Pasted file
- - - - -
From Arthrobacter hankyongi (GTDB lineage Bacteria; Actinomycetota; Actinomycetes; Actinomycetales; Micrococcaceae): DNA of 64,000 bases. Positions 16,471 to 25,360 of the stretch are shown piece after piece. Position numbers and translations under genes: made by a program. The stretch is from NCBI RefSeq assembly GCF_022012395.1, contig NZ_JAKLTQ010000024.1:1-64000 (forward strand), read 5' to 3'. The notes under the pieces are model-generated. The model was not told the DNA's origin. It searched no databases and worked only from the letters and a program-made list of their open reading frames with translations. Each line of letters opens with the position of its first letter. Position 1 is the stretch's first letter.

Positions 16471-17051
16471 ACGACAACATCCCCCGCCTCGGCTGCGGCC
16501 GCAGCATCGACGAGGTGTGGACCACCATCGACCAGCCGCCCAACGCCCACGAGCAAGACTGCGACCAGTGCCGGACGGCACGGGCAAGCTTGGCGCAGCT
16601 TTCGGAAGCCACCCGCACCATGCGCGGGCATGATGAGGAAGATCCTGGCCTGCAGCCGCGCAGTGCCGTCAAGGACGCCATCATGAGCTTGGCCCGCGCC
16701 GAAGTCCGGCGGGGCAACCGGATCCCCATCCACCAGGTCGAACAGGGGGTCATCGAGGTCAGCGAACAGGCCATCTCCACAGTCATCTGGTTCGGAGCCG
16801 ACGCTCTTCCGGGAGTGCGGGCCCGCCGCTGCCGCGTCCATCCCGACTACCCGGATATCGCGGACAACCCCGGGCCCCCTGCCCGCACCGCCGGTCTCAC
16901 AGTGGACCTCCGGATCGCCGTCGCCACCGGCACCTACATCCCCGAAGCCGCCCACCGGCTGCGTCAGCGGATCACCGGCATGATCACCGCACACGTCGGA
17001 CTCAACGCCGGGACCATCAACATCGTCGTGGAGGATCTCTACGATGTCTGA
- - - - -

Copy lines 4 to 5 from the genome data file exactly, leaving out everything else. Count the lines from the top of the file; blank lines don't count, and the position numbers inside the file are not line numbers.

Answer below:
16501 GCAGCATCGACGAGGTGTGGACCACCATCGACCAGCCGCCCAACGCCCACGAGCAAGACTGCGACCAGTGCCGGACGGCACGGGCAAGCTTGGCGCAGCT
16601 TTCGGAAGCCACCCGCACCATGCGCGGGCATGATGAGGAAGATCCTGGCCTGCAGCCGCGCAGTGCCGTCAAGGACGCCATCATGAGCTTGGCCCGCGCC